Emirates Airways has successfully completed ground engine testing using 100% sustainable aviation fuel (SAF), according to a statement. SAF was used on a Boeing 777 aircraft to demonstrate that the low-carbon fuel does not require special technical support or changes to the aircraft’s engine. SAF is currently permitted to be blended up to 50% with regular jet fuel.
Why is this important? Ground tests and experimental test flights analyze the specific outputs of the aircraft’s engine to test the operational performance and fuel systems during the planned test flight.
The details: Ground testing compared the performance of two engines — one fuelled with SAF and another with conventional fuel — undergoing a series of tests including a simulated take-off and climb at full flight durations running at maximum speed and intensity. The engines were then run at cruise settings for 15 minutes. Data was then reviewed after cooldown to study how the different fuels impacted the engines’ overall performance. The airline is proceeding with its first experimental test flight using 100% SAF this week, the statement notes.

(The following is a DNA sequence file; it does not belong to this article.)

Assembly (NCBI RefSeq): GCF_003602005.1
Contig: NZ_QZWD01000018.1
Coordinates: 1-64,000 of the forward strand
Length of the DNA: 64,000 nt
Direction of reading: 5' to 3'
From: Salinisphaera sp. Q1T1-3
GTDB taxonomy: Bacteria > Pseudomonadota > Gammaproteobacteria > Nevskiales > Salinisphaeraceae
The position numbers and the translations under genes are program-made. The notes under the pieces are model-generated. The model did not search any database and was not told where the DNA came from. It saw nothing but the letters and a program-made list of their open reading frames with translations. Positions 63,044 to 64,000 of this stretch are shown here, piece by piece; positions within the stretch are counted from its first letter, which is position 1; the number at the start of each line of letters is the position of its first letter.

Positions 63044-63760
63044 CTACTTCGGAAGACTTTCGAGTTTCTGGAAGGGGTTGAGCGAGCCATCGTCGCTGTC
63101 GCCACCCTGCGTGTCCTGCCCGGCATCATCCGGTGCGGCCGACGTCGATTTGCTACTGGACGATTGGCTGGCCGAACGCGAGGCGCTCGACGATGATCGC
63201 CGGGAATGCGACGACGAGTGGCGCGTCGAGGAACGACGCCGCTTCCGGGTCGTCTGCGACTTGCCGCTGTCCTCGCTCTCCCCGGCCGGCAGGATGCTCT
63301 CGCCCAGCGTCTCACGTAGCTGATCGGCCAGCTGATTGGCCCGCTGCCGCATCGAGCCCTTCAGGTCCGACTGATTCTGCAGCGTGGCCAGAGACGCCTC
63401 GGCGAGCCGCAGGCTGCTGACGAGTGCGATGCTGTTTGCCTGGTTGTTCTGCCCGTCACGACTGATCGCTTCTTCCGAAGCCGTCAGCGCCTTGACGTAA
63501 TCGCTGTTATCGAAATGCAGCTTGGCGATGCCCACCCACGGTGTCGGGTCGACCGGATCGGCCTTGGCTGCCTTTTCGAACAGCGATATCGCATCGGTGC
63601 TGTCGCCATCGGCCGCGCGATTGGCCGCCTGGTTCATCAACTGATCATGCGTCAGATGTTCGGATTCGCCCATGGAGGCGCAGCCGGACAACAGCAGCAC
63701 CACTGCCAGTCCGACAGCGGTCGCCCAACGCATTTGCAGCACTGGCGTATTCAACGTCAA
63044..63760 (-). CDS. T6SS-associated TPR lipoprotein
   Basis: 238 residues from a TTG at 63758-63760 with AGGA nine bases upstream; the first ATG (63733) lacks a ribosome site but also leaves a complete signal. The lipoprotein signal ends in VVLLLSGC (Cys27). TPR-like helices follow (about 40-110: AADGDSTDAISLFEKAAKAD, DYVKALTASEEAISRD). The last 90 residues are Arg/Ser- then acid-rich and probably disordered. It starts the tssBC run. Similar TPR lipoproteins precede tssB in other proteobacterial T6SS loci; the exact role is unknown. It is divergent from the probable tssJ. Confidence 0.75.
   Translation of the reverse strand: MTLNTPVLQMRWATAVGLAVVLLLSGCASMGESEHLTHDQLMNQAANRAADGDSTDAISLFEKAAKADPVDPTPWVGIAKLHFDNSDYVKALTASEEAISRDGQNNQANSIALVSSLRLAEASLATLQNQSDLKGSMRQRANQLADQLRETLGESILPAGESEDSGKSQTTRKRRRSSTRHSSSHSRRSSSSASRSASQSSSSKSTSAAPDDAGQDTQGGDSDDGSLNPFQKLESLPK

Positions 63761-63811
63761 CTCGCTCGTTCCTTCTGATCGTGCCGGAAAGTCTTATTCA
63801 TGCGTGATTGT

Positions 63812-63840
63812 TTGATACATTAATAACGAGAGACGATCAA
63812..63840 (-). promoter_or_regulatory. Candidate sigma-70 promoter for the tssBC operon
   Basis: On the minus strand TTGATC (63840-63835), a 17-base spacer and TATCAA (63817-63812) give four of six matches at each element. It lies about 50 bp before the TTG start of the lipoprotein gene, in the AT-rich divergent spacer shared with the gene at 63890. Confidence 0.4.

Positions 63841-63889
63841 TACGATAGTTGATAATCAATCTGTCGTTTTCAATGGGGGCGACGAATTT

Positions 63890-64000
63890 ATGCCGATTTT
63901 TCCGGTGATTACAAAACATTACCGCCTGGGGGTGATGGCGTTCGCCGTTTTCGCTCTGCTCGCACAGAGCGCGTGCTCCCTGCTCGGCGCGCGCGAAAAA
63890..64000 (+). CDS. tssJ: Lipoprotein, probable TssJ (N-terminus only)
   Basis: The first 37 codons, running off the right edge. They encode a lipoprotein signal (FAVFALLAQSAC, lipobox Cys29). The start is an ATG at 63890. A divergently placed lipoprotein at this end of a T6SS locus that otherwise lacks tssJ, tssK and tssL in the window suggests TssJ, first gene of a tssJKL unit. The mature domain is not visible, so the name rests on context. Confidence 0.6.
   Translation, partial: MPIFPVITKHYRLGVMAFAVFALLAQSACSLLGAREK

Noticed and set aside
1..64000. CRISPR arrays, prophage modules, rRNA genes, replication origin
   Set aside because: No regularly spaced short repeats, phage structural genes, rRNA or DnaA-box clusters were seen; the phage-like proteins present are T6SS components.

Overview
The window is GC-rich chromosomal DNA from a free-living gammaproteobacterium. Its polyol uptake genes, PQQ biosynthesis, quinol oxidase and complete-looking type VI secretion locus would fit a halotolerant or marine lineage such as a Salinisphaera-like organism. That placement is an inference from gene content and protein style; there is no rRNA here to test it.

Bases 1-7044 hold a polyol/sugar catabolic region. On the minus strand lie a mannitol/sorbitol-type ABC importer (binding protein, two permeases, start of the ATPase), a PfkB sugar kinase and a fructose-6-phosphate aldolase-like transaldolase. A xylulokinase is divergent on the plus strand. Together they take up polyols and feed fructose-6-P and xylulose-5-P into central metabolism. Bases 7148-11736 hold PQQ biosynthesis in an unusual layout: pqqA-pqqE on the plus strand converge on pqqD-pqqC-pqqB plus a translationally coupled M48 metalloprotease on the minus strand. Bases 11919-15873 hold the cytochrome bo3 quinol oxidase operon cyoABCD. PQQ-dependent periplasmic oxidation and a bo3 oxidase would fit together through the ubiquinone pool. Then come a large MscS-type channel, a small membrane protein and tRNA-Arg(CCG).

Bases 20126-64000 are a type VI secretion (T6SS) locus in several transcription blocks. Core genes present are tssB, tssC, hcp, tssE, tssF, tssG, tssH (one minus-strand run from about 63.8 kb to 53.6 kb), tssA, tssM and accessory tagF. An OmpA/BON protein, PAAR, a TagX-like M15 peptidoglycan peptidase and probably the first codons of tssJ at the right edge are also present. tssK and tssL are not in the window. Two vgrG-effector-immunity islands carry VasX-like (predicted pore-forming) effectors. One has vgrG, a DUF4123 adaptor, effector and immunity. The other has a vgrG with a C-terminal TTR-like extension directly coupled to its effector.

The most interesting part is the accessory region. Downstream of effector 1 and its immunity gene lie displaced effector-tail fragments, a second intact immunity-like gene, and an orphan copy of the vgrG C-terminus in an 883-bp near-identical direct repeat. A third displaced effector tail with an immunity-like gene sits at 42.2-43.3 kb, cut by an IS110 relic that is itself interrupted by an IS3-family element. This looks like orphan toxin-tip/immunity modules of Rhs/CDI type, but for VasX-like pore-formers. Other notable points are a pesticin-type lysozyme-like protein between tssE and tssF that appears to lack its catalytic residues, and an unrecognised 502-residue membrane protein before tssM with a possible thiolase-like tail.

Paving the way for big emissions cuts: SAF — which are made of mustard seeds, soy beans, and non-edible oils — can potentially cut carbon emissions by up to 80% and contribute to the decarbonization of the aviation industry.
And the UAE is on track to produce its own: Masdar, Adnoc, Emirates Airways, and Tadweer will conduct a joint feasibility study with BP on the production of SAFs by using solid waste and renewable hydrogen. The companies could potentially set up the region’s first commercial-scale SAF production facility in Abu Dhabi. Abu Dhabi’s Mubadala Energy, Pakistani-Arab Refinery PARCO and Austrian OMV Group are also jointly exploring sustainable aviation fuels.